Options to Manage Tax Implications of Concentrated Stock

by Sequoia Financial Group
by Sequoia Financial Group

It’s common for executives to accumulate large amounts of company stock shares. However, diversification is essential to a healthy portfolio. So, how do you make the most of concentrated stock?

The key to unlocking the hidden value in your company stock could lie in repurposing some of those funds in the most tax-efficient way possible.

Here are some options to explore to find value in your concentrated stock while managing the tax implications.

1. Exchange Fund

An exchange fund is a private placement limited partnership that pools shares you contribute to the fund with shares from other concentrated stock investors to create a diversified investment. After a set period (generally seven years), each exchange fund’s shareholders are entitled to a prorated portion of its portfolio. Taxes are postponed until you sell those shares, and you pay taxes on the difference between the value of the stock you contributed and the price received for your exchange fund shares. Though it provides no liquidity, an exchange fund may help minimize taxes while providing greater diversification when planning for long-term goals. Be sure to check the costs involved with an exchange fund and what other securities it holds.

2. Direct Indexing

Direct indexing is an automated investing strategy where an investment manager uses computer algorithms to buy all or a representative portion of the stocks you would generally own by purchasing an index fund in your account[1]. The main aim of a direct indexing strategy is to lower your capital gains tax bill by harvesting losses throughout the year as company stock, sector, or overall market declines occur. By contributing your concentrated stock shares, managers of direct indexing strategies will work with you to efficiently unwind your gain.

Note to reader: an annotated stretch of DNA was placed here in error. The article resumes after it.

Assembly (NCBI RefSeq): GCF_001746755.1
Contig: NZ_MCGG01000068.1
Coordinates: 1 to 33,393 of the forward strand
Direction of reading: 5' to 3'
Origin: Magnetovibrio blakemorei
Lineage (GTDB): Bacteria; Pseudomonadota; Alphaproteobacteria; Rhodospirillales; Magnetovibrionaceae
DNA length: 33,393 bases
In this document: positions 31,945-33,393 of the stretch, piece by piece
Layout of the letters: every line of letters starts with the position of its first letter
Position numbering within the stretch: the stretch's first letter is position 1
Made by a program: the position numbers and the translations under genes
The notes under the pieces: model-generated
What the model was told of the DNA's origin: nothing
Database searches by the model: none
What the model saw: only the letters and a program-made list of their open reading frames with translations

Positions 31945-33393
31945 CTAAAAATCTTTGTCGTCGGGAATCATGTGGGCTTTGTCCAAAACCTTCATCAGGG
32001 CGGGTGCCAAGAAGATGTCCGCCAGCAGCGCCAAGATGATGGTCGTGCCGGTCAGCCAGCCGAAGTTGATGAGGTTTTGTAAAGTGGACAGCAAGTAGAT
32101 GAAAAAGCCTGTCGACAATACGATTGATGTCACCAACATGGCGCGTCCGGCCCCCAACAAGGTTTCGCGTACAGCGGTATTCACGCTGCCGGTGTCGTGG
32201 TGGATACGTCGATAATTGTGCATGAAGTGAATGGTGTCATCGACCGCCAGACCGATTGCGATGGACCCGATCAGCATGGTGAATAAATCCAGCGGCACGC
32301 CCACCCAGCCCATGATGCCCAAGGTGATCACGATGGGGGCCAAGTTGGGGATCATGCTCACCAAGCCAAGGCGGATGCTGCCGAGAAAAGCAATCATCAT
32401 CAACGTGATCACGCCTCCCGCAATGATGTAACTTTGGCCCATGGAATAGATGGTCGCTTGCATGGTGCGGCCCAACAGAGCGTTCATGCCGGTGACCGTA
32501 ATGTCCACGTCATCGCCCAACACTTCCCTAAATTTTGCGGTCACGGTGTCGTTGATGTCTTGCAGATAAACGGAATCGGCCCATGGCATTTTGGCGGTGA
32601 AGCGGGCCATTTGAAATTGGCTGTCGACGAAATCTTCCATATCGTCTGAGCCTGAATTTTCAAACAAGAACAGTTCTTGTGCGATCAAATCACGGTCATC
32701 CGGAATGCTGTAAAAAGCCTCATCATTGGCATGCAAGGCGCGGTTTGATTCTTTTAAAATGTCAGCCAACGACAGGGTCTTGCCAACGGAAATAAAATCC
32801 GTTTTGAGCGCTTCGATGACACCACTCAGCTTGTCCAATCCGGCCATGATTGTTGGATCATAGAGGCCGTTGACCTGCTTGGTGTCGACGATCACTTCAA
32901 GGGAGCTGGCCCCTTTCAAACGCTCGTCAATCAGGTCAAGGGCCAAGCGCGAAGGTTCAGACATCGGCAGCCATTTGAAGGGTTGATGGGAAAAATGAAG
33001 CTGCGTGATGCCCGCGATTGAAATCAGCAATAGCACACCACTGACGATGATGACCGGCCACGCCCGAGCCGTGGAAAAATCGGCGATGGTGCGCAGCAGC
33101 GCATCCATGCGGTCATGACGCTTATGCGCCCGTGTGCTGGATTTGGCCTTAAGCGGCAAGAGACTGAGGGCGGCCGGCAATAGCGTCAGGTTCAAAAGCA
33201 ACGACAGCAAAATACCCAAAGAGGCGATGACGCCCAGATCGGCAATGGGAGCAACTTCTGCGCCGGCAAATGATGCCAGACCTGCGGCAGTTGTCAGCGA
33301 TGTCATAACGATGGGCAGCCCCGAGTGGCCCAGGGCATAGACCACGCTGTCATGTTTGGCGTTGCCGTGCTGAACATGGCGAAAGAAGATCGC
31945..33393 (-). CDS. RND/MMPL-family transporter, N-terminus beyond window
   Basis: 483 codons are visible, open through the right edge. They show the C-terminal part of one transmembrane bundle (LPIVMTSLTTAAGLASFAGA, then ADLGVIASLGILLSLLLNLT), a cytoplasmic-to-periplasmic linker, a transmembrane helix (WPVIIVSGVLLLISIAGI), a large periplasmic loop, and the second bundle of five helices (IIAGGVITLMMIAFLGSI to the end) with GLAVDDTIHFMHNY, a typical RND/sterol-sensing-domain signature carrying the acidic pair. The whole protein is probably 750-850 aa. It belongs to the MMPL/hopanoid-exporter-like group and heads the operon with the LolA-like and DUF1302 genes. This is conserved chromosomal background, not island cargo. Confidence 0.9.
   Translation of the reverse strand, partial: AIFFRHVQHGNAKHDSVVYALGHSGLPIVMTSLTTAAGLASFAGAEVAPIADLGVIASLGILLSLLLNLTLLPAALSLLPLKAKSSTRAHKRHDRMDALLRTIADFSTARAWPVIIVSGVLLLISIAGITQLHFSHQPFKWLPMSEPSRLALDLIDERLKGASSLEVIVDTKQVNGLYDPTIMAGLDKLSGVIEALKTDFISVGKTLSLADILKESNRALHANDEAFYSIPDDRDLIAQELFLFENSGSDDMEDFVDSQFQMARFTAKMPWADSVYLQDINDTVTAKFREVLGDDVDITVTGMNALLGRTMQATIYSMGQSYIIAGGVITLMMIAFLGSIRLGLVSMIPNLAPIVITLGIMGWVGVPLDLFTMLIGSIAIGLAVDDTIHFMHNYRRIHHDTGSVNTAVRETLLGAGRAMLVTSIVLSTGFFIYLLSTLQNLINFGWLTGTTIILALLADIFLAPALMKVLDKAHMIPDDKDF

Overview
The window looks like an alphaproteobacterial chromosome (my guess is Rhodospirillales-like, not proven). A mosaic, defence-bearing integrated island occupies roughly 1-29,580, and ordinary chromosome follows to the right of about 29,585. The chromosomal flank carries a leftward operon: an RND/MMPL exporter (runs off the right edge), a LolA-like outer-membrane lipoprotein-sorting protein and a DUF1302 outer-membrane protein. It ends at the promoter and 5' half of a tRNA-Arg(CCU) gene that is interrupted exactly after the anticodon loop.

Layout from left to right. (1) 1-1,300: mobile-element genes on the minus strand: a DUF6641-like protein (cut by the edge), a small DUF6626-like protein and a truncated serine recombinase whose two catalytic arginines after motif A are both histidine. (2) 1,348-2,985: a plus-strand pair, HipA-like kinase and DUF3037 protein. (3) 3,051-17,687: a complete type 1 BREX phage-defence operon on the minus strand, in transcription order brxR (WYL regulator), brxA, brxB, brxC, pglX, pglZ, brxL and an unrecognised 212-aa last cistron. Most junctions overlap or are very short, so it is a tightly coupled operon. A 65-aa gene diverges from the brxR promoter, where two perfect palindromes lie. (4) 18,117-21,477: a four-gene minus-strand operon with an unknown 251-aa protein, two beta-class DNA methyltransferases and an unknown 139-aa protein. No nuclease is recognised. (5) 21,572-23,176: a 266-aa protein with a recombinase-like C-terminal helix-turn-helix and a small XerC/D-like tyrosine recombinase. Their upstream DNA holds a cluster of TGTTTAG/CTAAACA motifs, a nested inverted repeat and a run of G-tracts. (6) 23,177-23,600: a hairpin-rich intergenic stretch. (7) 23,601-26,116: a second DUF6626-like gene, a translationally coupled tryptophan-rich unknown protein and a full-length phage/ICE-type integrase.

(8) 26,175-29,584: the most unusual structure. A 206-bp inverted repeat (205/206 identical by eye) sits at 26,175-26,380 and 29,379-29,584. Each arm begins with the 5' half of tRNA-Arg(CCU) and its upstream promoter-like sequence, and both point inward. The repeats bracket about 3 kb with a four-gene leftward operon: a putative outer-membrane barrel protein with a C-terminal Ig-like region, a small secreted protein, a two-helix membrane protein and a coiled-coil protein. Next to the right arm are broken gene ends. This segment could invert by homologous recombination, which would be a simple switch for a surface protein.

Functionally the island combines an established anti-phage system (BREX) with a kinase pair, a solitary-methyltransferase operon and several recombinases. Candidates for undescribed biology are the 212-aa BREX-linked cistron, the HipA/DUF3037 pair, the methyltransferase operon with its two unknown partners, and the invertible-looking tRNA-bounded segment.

3. Variable Prepaid Forward Contract

A variable prepaid forward contract (VPFC) is a trading strategy that allows a shareholder to sell shares for future delivery in exchange for immediate cash. As the shareholder, you would receive cash without paying capital gains taxes and stock ownership transfers to the other party at the end of the contract term.

4. 83(b) Election

An 83(b) election allows you to make an election to be taxed on all your shares up front, even those that are unvested, in the tax year those shares are acquired. It also notifies the IRS that you have opted to report the difference between the amount paid for the stock and the fair market value of the stock as taxable income.


If you’ve been acquiring and holding company stock for several years, its growth has likely afforded you the opportunity of choice. Maximize its value by choosing to use it in a way that supports your financial, family, and charitable goals.

Interested in learning about other options to unravel value from concentrated stock? Read our blog “Unlock Hidden Value: How to Maximize Your Concentrated Stock,” and remember that a Sequoia Financial Group advisor is just a click away to help you achieve your goals.




  1. https://www.wsj.com/buyside/personal-finance/direct-indexing-4b1563b7#:~:text=Direct%20indexing%20is%20an%20automated,your%20capital%2Dgains%20tax%20bill

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